Mineralogy at Meridiani Planum from the Mini-TES experiment on the opportunity rover

Philip Christensen, M. B. Wyatt, T. D. Glotch, A. D. Rogers, S. Anwar, R. E. Arvidson, J. L. Bandfield, D. L. Blaney, C. Budney, W. M. Calvin, A. Fallacaro, R. L. Fergason, N. Gorelick, T. G. Graff, V. E. Hamilton, A. G. Hayes, J. R. Johnson, A. T. Knudson, H. Y. McSween, G. L. MehallL. K. Mehall, J. E. Moersch, R. V. Morris, M. D. Smith, S. W. Squyres, Steven Ruff, M. J. Wolff

Research output: Contribution to journalArticlepeer-review

346 Scopus citations


The Miniature Thermal Emission Spectrometer (Mini-TES) on Opportunity investigated the mineral abundances and compositions of outcrops, rocks, and soils at Meridiani Planum. Coarse crystalline hematite and olivine-rich basaltic sands were observed as predicted from orbital TES spectroscopy. Outcrops of aqueous origin are composed of 15 to 35% by volume magnesium and calcium sulfates [a high-silica component modeled as a combination of glass, feldspar, and sheet silicates (∼20 to 30%)], and hematite; only minor jarosite is identified in Mini-TES spectra. Mini-TES spectra show only a hematite signature in the millimeter-sized spherules. Basaltic materials have more plagioclase than pyroxene, contain olivine, and are similar in inferred mineral composition to basalt mapped from orbit. Bounce rock is dominated by clinopyroxene and is close in inferred mineral composition to the basaltic martian meteorites. Bright wind streak material matches global dust. Waterlain rocks covered by unaltered basaltic sands suggest a change from an aqueous environment to one dominated by physical weathering.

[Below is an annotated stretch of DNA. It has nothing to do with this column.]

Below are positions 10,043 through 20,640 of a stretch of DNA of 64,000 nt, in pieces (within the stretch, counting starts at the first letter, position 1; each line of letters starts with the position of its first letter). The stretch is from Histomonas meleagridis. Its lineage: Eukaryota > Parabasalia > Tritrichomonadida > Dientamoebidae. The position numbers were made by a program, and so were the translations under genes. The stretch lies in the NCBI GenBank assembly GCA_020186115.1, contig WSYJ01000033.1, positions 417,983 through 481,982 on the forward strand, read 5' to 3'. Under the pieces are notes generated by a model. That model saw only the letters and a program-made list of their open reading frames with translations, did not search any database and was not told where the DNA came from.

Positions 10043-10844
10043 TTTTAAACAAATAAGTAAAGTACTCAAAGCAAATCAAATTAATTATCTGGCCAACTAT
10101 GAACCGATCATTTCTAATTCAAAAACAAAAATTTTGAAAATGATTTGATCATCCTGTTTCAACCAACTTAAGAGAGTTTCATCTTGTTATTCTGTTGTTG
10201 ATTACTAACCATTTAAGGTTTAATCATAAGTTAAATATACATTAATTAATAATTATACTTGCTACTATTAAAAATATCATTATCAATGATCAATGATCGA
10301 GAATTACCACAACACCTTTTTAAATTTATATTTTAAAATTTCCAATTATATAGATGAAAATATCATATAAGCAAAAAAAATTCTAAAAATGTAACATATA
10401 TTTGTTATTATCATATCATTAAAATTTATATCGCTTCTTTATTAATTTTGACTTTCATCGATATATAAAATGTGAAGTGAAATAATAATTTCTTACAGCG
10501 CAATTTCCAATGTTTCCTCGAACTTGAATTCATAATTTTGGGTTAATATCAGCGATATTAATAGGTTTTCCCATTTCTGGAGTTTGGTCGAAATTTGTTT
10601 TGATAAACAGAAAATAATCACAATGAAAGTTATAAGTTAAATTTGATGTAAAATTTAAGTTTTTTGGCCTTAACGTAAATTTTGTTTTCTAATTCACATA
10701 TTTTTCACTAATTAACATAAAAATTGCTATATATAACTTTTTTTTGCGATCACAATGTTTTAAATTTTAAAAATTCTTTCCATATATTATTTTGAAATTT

Original languageEnglish (US)
Pages (from-to)1733-1739
Number of pages7
Issue number5702
StatePublished - Dec 3 2004

ASJC Scopus subject areas

  • General


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